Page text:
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Ben Stiller
Patricia Arquette
Téa Leoni
Alan Alda
Mary Tyler Moore
George Segal
Lily Tomlin
Josh Brolin
Richard Jenkins
Celia Weston

David O' Russell



Time: 92 mins.
Rating: R
Genre: Comedy

I recently saw FLIRTING WITH DISASTER again for the first time since it came out in the theater. I remember laughing my pants off at the antics of Stiller and company as they set off on a road trip to discover who his real parents are. It was still funny the second time around, but I have to say this is one of those films where surprise at what happens next helps to make the story more amusing. Once you know the best bits some of the edge is gone. Though this tale certainly has enough antics for several viewings. The cast is just amazing with the two sets of parents – Mary Tyler Moore and George Segal and Lily Tomlin and Alan Alda – stealing the show. Believe me you've never seen Ms. Moore quite like this. Stiller is neurotically earnest in his quest to find his true roots. Without this information he feels he can't proceed with his own family life, especially the naming of his 4 month old son. Though an unlikely couple, he and Arquette have a genuine chemistry that is the real heart of the film.

Though most people aren't adopted, I think Stiller's quest is one everyone can relate to. I'd hope they wouldn't have this crazy a time trying to unearth the answers, but I'm glad he does. As Mel Coplin, Stiller is desperate to acquire this knowledge much to the distress of his adoptive parents (Segal & Moore) and the frustration of his wife Nancy (Arquette). Nancy is much more supportive than his parents, but then again she doesn't have much choice if she wants to keep her family together. Especially, once she sees the legs on Tina (Leoni), the woman from the adoption agency helping Mel find his parents. Tina will be travelling with them, documenting the reunion for the agency. Unfortunately, Tina has more looks than brains and things go from uncomfortable to horrible at light speed. Not only does she have them meeting the wrong people, she's flirting with Mel, causing him to have serious doubts about his marriage. She also has Mel totally disregarding the safety of his baby, a fact which Nancy will not tolerate.

"Every marriage is vulnerable, otherwise being married wouldn't mean anything, would it?"

Once they discover the real truth behind Mel's parentage, they head off to Arizona to meet the unwitting couple. They pick up a couple of FBI agents along the way, Tony and Paul. Tony (Brolin) is an old friend of Nancy's from high school and Paul is his lover. They're having "marital" problems of their own. Tony wants to adopt a baby and begins to constantly pump Nancy for info. Nancy is glad for the attention, since Mel has been basically ignoring her the whole trip, but it makes Mel and Paul extremely angry. Once they reach, the Schlichting residence, things get even more crazy. It turns out Mel's parents are not at all what he expected. He's stunned when he hears the reason they gave him up, as well as by the fact that he has a brother, who is none to happy to make his acquaintance. His parents aren't the most stable of people, so it's no surprise that things get way out of control, with Mel and Nancy almost making irreparable decisions. In the end, they rediscover what it means to be a family and what they mean to each other. It also turns out that his adoptive parents are much better for Mel than he real parents ever could be.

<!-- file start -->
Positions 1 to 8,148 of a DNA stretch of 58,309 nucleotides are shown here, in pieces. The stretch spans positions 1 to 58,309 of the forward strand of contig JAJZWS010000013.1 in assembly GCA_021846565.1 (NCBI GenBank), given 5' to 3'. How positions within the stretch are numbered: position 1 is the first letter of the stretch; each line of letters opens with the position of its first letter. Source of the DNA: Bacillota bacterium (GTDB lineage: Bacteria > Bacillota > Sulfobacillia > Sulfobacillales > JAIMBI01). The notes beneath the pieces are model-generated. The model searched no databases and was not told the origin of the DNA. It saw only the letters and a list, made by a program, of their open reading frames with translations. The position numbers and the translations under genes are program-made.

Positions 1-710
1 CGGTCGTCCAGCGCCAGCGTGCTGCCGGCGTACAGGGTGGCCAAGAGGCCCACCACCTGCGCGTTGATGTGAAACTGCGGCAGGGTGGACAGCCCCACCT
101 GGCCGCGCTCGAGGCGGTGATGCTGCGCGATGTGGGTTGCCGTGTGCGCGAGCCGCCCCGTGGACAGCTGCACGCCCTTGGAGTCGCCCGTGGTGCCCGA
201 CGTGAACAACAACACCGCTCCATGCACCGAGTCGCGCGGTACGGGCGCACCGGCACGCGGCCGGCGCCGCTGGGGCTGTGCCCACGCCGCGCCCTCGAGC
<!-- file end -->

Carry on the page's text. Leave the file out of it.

All in all, FLIRTING WITH DISASTER is a family-driven comedy that pushes the edge of the envelope of good taste without ever going over, unlike some of Stiller's more recent endeavors. David O'Russell roots his strange tale in the real world and though these situations are unlikely to all happen to one person, they are ten times more believable than a film like THERE'S SOMETHING ABOUT MARY. FLIRTING is an intelligent, heartfelt comedy that will leave you in stitches. Stiller is a great every man for the 90s: sensitive, yet blind to the needs of others; loving, yet able to be tempted. Ultimately, a man who sticks to his commitment not because he has to, but because he wants to. Arquette is wonderfully funny as the frustrated wife, who's willing to go along for the ride, as long as it ends somewhere. Leoni stretches her comic muscles as the seductive, yet incompetent agency official. Normally, I wouldn't let her near my man with a 10-foot pole, but it's clear she's too emotionally screwed up to be any real threat.

The final sequence where Mel meets his hippy parents, played wonderfully by Tomlin and Alda, is truly worth sitting through the movie for. You've never seen a reunion quite like it. O'Russell, like the Coen brothers, has quite a unique sense of humor, that's very weird and very dark. He also has a great visual style, which is evident even in this little road picture, but comes to full fruition in his next film THREE KINGS. Personally, I can't wait to see what he comes up with next. Unfortunately, the DVD doesn't have any real extras to speak of, which is a real shame. There are plenty of scenes I would love to have gotten the actors thoughts on. If you want to see a comedy worth Stiller's talent, check this one out. He actually has to act in this one and it's pure comic fun. Of course, if you like SOMETHING ABOUT MARY, this may not be the film for you. It actually has a well-written script, funny dialogue and a plot worth the time spent.

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